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Last Updated Thursday May 24 2018 11:33 AM IST

Isaac has a lofty target. And no prize for guessing his secret weapons

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Isaac has a lofty target. And no price for guessing his secret weapons Thomas Isaac. Photo: Screengrab

Thiruvananthapuram: With revenue growth falling far off target and expenses running wild, Kerala finance minister T M Thomas Isaac tapped the only sources available to him - property registration fees and sales tax on alcoholic beverages.

The minister has set an ambitious target of raising Rs 970.40 crore from the little resources left at his disposal. He expects the Kerala Infrastructure Investment Board Fund to mobilize resources but he also has to keep the fiscal deficit under control to be able to borrow further.

Though the consumer state had expected to benefit from the Goods and Service Tax rollout, flimsy implementation has hurt the state’s revenue estimates.

Since the state is left with fewer taxation powers in the GST regime, Isaac’s first target was rather predictable. The increase in land tax will be a burden on all sections of society. The government, in effect, has reintroduced a tax mooted and scrapped by the previous United Democratic Front government. Isaac intends to raise about Rs 100 crore from the raised tax.

He has also increased the stamp duties on various financial transactions including land sale, partition deeds and gifts. Common man will be affected by the 5 per cent increase in fees for all government services.

The registration fees on all land deals were last revised seven years ago to Rs 1,000. Isaac raised the fee on transactions between family members from Rs 300 to Rs 600. The minister expects to raise an additional Rs 25 crore from these reforms.

The government also promised to increase the fair price on land by 10 percent to bring it closer to the market price. The government officers look at the fair price of the land to fix the registration fee on each deal. About 10 lakh cases of tax evasion on properties have been registered since the government fixed fair price on land in 2010.

The government estimates to generate revenue of about Rs 300 crore through the settlement of tax evasion cases between 1986 to March 2017. If the stamp duties are below Rs 5,000, the violators could regularize the deal and get away without paying a fine. In bigger deals, the violators could get the deals regularized after paying a fine equal to 30 percent of the shortfall in stamp duties.

In chit fund-related arbitration deals, the government would collect 2 percent of the arbitration amount as court fees. Citizens could continue to avail of certified copies of their land title deeds from the sub registrar offices for up to 10 pages. For every additional page, they will be required to pay Rs 5 each.

Stamp duties of 0.1 percent (subject to a cap of Rs 1 lakh) will be imposed on public works and other service contracts.

The big peg

The biggest weapon in Isaac’s kitty seems to be the sales tax on alcoholic beverages. The government has raised taxes on Indian-made foreign liquor even as it permitted the Kerala State Beverages Corporation to import booze.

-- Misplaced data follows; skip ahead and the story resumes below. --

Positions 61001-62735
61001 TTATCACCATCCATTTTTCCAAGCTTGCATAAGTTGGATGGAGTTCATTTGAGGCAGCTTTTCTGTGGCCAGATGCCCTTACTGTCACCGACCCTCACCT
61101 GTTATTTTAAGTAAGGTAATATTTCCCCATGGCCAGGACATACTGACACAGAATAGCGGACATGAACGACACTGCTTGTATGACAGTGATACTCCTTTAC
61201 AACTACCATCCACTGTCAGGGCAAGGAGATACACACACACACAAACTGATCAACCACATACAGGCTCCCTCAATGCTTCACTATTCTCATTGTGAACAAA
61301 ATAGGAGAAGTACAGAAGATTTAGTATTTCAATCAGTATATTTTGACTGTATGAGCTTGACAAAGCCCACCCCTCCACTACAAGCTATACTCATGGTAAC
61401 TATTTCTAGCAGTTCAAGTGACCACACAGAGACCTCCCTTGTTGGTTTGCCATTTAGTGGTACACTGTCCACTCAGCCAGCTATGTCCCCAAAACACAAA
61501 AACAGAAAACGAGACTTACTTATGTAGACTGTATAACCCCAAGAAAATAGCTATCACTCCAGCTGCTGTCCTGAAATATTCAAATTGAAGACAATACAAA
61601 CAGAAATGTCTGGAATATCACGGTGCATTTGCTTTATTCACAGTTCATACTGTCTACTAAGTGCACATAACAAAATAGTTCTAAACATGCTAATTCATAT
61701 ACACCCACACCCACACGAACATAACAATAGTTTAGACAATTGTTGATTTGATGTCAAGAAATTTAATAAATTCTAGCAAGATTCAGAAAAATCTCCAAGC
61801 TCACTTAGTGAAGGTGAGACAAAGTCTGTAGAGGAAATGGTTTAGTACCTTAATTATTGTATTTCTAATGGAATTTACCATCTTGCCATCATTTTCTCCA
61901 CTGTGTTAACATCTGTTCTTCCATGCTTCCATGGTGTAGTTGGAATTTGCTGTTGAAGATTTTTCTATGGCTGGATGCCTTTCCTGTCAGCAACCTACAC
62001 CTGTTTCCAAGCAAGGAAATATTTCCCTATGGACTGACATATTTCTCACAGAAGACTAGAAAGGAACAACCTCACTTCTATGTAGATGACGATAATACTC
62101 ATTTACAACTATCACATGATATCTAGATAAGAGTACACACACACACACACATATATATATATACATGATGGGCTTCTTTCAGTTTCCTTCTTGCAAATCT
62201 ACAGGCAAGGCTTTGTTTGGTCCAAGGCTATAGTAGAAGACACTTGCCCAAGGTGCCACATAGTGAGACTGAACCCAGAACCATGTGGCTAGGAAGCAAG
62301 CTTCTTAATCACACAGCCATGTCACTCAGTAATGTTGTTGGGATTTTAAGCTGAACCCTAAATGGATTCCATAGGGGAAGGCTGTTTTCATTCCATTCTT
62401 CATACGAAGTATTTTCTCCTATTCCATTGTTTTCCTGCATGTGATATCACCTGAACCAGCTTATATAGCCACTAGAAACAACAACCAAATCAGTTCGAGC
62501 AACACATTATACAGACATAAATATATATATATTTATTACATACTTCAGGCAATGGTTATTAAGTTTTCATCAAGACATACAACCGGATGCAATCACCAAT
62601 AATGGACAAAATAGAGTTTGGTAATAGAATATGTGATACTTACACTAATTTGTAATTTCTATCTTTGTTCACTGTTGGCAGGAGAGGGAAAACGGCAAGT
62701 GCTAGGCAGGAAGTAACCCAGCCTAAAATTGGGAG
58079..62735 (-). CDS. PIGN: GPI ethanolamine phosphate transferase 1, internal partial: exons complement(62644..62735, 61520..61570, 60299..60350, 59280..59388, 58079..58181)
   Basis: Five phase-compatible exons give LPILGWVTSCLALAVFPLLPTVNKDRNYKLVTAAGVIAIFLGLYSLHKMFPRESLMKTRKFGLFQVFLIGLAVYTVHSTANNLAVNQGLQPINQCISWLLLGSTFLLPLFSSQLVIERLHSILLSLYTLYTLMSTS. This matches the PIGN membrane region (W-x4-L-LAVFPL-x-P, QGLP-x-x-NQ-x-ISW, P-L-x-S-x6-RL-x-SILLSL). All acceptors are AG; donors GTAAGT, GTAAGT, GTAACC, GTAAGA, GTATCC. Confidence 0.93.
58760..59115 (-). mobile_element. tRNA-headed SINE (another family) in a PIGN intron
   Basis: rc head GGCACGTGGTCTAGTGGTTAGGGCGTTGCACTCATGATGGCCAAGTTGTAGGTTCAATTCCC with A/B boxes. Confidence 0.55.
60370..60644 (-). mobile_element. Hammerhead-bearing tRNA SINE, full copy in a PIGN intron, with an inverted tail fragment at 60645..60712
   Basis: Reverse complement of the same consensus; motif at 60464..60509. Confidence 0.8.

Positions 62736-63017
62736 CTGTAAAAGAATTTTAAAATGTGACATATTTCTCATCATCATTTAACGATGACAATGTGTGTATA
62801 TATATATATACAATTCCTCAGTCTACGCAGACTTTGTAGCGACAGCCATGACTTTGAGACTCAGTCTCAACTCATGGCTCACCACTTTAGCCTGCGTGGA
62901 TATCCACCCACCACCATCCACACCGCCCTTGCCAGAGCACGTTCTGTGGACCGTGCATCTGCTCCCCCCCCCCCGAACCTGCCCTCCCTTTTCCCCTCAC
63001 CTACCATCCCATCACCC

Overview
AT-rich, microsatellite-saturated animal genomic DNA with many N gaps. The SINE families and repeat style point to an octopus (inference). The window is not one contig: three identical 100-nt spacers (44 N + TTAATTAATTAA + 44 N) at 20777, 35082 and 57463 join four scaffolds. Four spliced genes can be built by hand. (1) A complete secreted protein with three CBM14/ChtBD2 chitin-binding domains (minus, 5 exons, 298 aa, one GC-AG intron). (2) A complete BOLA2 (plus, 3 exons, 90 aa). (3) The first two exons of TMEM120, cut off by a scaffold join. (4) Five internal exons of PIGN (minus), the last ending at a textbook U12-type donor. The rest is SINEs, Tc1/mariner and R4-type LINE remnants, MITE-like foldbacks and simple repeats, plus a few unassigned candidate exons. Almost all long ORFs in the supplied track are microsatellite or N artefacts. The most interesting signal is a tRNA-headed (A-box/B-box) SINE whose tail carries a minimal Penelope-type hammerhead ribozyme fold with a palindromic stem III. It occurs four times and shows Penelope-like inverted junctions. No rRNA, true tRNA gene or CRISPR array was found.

Sales tax on Indian made foreign liquor brands that sell for up to Rs 400 will go up. Tax on such brands will be increased to 200 per cent from 125 per cent. Sales on pricier brands will go up to 210 per cent from 135 per cent. Sales tax on beer will be increased to 100 per cent from 70 percent.

Bevco officials said the increase is unlikely to make a major difference in MRP.

The state government is likely to keep taxes on imported liquor comparatively low because they are already subject to 150 per cent customs duty. Imported liquor will be taxed at 78 per cent and imported wine at 25 per cent.

The base price on imported liquor, excluding customs duty, will be fixed at Rs 6,000 per case to prevent the brands from undercutting the local counterparts. A case of imported wine will have a base price of Rs 3,000.

The government expects to raise Rs 60 crore from the plan.

Rev up revenue

The government has said that it would allow vehicle owners who had evaded road tax in Kerala to pay up before April 30. Isaac’s tone means that the government is serious about the violations this time. Any vehicle which has not paid the government its due will be seized from May, he said.

The government expects to raise Rs 100 crore from the tax evaders. The transport department has identified about 3,500 vehicles, including about 1,500 luxury vehicles, in Kerala who has illegally paid tax in Puducherry.

Meanwhile, the government has reduced the annual tax on electric, LPG and CNG auto rickshaws from Rs 500 to Rs 450. New vehicles will be required to pay Rs 2,000 for five years.

The government has increased the three-month tax on RLW tipper lorries by 3.5 per cent. The increase is expected to boost the government coffer by 8.4 crore but it could have a cascading effect on the construction industry.

The budget also includes a proposal to tax the non-transport vehicles registered in other states and servicing in Kerala for more than a month. They will be required to pay one-fifteenth of the 15-year tax paid by same-size vehicles registered in Kerala. The government expects to raise Rs 2 crore from the proposal.

There is another plan to seize vehicles that enter Kerala illegally from other states and impose double penalty on them.

The opinions expressed here do not reflect those of Malayala Manorama. Legal action under the IT Act will be taken against those making derogatory and obscene statements.

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